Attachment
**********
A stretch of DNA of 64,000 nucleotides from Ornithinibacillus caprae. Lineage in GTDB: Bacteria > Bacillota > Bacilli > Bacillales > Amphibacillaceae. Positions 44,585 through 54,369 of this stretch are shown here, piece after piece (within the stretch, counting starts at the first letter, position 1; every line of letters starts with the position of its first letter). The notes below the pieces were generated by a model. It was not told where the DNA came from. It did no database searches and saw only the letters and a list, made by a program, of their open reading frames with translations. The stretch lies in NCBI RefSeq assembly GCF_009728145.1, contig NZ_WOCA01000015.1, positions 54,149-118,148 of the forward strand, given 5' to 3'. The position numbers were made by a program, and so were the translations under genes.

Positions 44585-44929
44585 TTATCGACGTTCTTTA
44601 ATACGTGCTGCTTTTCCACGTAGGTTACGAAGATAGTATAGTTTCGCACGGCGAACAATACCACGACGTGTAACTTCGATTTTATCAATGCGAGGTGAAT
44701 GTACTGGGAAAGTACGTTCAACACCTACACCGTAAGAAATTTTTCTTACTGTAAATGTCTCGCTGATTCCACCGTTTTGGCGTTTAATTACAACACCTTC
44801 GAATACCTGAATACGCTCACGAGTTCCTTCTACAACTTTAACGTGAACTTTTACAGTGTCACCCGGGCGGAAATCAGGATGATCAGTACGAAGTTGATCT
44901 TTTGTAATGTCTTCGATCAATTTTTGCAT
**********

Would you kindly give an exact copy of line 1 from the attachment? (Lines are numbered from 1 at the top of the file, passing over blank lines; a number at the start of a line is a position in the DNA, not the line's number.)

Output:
A stretch of DNA of 64,000 nucleotides from Ornithinibacillus caprae. Lineage in GTDB: Bacteria > Bacillota > Bacilli > Bacillales > Amphibacillaceae. Positions 44,585 through 54,369 of this stretch are shown here, piece after piece (within the stretch, counting starts at the first letter, position 1; every line of letters starts with the position of its first letter). The notes below the pieces were generated by a model. It was not told where the DNA came from. It did no database searches and saw only the letters and a list, made by a program, of their open reading frames with translations. The stretch lies in NCBI RefSeq assembly GCF_009728145.1, contig NZ_WOCA01000015.1, positions 54,149-118,148 of the forward strand, given 5' to 3'. The position numbers were made by a program, and so were the translations under genes.